Real estate companies laying off in 2022 so far


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Editor’s note: This story was updated on Friday, June 3, 2022

The rapid rise in mortgage rates this year has created uncertainty for many property companies, with some already laying off workers as economists revise their forecasts for home sales this year and next.

With a few exceptions — like Homie, REX Real Estate and Side — the layoffs were largely limited to companies providing mortgages and mortgage-related services, such as title, closing and technology.

Stimulus-ending measures that have taken interest rates to historic lows during the pandemic have brought a boom in profitable mortgage refinancing to an abrupt end, with economists at Fannie Mae predicting mortgage lending will fall 40% this year .

But even though some companies that offer mortgages, title insurance and closing services are “right-sized” to meet new expectations, the job market remains strong. At 3.6% in April, unemployment is below historical trends, and with the government reporting 11.4 million job vacancies, many employers are still struggling to fill vacancies.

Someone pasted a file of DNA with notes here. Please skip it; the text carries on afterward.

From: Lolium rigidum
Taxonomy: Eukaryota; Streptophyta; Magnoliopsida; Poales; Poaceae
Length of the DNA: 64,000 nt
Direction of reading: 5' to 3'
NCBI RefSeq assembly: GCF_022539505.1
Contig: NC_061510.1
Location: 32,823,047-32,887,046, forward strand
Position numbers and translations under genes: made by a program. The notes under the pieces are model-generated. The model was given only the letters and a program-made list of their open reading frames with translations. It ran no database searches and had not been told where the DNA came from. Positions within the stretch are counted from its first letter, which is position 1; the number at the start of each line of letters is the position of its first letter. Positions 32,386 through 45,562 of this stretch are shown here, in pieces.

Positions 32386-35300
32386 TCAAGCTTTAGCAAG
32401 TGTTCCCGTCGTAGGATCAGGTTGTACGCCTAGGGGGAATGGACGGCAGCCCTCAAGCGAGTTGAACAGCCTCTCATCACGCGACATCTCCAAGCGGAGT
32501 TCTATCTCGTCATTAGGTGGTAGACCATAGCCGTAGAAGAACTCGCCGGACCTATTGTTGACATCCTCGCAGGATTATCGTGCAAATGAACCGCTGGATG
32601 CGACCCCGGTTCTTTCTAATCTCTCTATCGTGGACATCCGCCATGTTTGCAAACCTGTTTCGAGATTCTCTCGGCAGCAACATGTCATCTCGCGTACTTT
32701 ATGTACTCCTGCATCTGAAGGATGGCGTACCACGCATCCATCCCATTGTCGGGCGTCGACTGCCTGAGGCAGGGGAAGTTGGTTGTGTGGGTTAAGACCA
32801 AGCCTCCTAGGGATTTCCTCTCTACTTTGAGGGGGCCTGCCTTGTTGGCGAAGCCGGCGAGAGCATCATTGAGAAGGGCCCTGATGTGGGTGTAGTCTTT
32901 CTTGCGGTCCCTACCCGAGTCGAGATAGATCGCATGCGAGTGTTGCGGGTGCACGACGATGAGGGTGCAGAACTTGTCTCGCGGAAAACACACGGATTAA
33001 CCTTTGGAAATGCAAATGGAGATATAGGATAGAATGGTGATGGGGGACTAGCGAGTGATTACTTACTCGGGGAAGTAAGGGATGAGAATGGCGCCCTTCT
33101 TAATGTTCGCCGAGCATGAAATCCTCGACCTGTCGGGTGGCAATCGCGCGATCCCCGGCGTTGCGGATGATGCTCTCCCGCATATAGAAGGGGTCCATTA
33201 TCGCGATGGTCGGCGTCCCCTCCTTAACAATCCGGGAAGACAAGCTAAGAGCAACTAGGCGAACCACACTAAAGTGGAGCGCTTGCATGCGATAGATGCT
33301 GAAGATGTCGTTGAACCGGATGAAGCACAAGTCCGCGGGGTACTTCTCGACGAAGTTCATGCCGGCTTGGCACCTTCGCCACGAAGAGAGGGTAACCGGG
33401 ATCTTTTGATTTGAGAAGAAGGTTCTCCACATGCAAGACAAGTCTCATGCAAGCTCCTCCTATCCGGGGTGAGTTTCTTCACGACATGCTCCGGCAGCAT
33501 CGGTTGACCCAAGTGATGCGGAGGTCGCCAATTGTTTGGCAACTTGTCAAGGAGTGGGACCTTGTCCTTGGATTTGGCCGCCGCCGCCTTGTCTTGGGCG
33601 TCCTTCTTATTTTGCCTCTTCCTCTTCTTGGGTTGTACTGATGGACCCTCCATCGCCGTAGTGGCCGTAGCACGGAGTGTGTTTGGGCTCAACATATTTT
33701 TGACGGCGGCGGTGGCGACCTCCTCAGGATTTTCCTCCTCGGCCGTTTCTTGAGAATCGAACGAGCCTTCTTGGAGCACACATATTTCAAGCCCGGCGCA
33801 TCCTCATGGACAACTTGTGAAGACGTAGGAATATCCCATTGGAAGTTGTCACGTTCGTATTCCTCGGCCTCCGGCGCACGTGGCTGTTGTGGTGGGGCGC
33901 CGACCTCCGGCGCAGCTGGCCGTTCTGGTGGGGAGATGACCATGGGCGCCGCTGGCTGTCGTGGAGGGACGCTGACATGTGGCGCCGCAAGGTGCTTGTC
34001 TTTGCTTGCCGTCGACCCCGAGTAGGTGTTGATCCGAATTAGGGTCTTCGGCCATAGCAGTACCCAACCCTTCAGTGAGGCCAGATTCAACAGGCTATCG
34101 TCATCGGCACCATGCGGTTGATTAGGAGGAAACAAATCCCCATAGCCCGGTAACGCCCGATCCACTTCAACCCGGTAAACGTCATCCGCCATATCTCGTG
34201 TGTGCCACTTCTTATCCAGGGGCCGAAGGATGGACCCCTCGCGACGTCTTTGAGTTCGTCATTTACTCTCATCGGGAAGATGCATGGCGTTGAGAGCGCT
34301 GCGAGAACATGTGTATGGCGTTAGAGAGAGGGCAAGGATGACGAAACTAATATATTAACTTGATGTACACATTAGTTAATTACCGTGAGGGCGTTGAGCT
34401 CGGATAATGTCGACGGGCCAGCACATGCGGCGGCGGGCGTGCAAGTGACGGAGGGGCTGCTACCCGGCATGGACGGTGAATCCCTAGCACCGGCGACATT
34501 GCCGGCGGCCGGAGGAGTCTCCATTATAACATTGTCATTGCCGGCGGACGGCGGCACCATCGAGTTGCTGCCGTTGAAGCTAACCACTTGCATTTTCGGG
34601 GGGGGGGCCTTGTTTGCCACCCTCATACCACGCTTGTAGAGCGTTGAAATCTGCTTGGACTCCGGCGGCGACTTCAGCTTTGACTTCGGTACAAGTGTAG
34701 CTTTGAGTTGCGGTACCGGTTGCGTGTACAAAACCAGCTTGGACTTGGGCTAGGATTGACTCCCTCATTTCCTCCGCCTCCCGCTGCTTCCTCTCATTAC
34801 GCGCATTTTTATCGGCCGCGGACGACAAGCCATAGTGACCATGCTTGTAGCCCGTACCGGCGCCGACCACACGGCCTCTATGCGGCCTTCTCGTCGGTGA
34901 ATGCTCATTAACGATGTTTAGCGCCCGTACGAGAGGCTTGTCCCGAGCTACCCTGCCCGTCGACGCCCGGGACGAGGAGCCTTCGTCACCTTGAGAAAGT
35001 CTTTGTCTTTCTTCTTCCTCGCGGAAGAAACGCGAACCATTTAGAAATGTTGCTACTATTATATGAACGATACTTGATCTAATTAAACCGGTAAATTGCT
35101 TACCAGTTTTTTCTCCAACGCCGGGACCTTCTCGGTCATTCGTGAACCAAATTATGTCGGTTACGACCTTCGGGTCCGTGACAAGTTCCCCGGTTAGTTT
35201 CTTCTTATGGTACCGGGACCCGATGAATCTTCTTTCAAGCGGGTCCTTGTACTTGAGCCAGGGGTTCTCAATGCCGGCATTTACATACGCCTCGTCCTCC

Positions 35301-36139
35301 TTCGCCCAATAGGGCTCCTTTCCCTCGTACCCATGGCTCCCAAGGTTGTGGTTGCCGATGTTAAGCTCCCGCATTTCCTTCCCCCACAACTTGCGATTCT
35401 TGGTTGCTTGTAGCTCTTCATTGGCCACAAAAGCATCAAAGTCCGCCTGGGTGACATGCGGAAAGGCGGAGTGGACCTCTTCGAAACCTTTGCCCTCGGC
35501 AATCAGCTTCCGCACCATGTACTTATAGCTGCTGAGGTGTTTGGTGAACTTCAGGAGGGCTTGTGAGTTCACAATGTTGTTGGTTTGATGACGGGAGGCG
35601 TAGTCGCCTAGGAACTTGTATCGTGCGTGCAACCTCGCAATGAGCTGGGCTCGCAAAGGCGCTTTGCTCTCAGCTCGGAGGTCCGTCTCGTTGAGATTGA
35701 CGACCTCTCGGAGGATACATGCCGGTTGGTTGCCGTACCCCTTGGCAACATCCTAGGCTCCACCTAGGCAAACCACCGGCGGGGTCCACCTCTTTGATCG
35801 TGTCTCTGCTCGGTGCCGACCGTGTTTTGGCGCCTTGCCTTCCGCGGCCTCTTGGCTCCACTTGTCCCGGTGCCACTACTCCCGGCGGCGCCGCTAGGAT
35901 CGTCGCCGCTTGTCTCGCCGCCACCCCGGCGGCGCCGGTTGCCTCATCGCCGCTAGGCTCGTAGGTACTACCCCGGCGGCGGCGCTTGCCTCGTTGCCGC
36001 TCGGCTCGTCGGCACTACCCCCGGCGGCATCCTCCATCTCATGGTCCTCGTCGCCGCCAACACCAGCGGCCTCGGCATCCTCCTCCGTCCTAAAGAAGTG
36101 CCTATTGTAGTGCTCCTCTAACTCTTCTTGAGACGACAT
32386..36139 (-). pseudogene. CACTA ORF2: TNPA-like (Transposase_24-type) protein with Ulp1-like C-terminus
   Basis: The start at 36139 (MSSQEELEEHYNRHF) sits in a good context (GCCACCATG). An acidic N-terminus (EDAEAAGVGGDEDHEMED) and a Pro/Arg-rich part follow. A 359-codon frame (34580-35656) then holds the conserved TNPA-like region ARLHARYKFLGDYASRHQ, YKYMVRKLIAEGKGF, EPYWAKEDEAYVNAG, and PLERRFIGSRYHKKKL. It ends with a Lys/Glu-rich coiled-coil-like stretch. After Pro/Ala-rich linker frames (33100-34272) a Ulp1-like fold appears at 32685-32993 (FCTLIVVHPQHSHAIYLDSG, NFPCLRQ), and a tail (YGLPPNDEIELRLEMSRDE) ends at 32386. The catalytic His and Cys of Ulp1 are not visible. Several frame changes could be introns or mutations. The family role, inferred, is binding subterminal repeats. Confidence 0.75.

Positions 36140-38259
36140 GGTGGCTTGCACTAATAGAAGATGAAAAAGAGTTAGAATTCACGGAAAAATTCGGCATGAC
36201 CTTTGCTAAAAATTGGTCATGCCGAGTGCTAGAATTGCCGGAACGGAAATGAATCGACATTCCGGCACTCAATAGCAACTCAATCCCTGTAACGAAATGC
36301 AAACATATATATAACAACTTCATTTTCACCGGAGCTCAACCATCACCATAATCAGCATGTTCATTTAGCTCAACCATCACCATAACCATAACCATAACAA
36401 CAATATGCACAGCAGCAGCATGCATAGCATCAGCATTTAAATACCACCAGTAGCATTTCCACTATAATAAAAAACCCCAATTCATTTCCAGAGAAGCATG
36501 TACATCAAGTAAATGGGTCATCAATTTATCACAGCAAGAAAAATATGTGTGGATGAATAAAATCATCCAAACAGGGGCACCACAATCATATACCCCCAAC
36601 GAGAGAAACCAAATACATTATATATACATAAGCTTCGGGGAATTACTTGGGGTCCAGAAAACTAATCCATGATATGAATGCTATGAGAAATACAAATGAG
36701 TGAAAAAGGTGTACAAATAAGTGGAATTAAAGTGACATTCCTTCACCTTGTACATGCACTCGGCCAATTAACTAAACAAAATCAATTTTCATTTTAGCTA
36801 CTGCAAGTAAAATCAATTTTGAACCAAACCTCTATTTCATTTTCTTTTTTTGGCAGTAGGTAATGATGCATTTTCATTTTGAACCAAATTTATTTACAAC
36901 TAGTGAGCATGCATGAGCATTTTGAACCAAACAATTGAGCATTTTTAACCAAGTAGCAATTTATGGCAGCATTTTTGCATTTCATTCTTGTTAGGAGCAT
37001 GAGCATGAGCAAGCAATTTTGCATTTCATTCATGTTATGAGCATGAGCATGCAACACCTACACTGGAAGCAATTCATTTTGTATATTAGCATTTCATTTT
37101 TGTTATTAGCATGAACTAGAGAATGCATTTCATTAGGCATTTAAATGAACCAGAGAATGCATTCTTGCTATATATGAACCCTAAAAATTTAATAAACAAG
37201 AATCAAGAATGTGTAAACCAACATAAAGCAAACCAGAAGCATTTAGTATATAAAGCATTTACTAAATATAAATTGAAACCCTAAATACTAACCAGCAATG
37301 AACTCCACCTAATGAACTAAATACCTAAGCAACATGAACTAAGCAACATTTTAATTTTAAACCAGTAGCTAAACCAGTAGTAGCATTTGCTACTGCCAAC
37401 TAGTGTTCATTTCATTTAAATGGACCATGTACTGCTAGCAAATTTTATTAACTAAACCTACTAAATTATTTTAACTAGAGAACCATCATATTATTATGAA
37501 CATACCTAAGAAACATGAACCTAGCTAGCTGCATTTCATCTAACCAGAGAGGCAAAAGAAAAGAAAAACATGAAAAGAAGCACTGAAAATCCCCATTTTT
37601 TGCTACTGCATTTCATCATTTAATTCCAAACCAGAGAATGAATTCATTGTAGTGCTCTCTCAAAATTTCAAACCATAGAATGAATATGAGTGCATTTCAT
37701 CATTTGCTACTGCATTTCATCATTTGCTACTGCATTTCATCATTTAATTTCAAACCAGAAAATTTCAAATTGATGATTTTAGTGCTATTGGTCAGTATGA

Here’s a roundup of some of the companies that have laid off workers, reduced hiring or offered employee buyouts to reduce their workforce in recent months.


An end-to-end provider of mortgage financing, real estate brokerage, and title and closing services, Better Holdco Inc. founder and CEO Vishal Garg made international news in December when he laid off 900 employees on a Zoom call. After the departure of senior executives, including Christian Wallace, the head of Better’s real estate brokerage subsidiary, Better Real Estate LLC, Better laid off another 3,000 workers in March.